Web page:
Chain reaction crisis feared in Latin America

Financial markets plunge as Brazil devalues currency

By Martin McLaughlin
14 January 1999

Stock markets plunged in Europe and the Americas Wednesday in the wake of the Brazilian government's decision to allow the country's currency, the real, to be devalued by 7.5 percent. The action was followed by the resignation of the president of Brazil's Central Bank, Gustavo Franco, a leading advocate of the harsh austerity policies which Brazil has pursued over the past four years.

The devaluation was triggered by a political crisis within Brazil, arising from domestic opposition to the austerity measures demanded by the International Monetary Fund as the price of the $42 billion loan package agreed on two months ago to provide a financial cushion for the Brazilian currency and financial markets.

President Fernando Henrique Cardoso, who won reelection October 4 campaigning as the candidate of fiscal prudence and stability--he declared he had been "elected to defend the real "--failed to win a majority of congressional seats for his party in legislative elections later in the month. Opposition politicians also won the governorships in several key states.

In early December the national legislature defeated a bill to cut state pensions by $2.2 billion, part of the $25 billion program of budget cuts that Cardoso had agreed to in return for the IMF loan.

In Minas Gerais, the third largest state, which includes the city of Belo Horizonte, former President Itamar Franco won the governorship as an avowed opponent of the austerity policies of Cardoso, who had served as finance minister in Franco's cabinet. Only days after Franco took office on January 1 he announced that Minas Gerais would default on debt payments owed to the national government, with the first payment on $15 billion in debts to be missed on January 20.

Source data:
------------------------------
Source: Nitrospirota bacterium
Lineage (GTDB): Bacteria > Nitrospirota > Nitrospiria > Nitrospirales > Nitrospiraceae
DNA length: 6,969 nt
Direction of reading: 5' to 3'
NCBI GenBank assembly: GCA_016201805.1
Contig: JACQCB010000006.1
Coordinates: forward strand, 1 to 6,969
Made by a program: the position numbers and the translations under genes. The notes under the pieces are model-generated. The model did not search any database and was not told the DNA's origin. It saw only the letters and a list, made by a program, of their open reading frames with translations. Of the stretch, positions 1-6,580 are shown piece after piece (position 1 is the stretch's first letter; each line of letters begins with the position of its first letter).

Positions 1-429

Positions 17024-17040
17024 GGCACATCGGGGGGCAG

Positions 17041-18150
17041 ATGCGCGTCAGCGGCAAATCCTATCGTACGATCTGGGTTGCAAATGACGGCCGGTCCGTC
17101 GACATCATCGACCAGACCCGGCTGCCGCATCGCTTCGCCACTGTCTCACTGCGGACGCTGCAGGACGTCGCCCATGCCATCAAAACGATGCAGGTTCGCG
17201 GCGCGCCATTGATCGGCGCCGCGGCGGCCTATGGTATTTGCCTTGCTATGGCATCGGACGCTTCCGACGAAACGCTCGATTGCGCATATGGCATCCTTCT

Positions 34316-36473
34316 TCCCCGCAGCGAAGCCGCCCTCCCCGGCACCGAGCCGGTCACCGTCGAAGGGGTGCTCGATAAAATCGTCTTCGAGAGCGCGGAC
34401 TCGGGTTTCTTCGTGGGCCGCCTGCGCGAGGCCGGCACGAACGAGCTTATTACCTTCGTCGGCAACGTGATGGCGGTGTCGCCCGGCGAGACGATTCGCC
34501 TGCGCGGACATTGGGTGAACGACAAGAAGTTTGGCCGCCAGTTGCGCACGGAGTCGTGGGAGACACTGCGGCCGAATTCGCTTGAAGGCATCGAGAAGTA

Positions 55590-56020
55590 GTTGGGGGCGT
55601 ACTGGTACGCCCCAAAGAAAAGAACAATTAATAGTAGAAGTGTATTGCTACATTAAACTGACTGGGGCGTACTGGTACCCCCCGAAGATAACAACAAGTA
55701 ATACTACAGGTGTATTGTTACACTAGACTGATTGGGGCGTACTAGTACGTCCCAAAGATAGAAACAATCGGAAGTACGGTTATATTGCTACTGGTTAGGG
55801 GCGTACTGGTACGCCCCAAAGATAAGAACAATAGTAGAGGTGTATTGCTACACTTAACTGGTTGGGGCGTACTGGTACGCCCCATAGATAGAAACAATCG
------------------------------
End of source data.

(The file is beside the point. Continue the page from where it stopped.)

This announcement triggered a plunge in the Brazilian stock exchange, which has fallen 5 percent or more in each day's trading over the past week. Speculative capital began to flee the country at the rate of $200 million a day, amid fears that other states would follow the lead of Minas Gerais.

Cardoso attacked the default by the state government as illegal, declaring, "Breaking the law won't be tolerated. Everyone must obey, no matter the cost. That's democracy." But on Tuesday, January 12, Rio Grande do Sul, the southernmost state bordering on Uruguay, announced that it would also be unable to make payments on its nearly $1 billion in debts to the national government.

With a second state government defaulting, the outflow of capital turned into a flood, with $1 billion leaving the country in a single day. The devaluation became unavoidable, as Brazil's foreign currency reserves have now declined by more than half since the summer, to less than $34 billion, only a fraction of the country's foreign debts.

International repercussions

Brazil's decision set off shock waves internationally. In Europe all major markets fell sharply, with the Madrid stock exchange down 6 percent, the Paris Bourse down 4.1 percent and the German exchange in Frankfurt down 4.3 percent. Two of the biggest German banks, with huge outstanding loans to Brazil, saw their stock values plummet--Deutsche Bank fell 6.5 percent and Dresdner Bank 4.43 percent.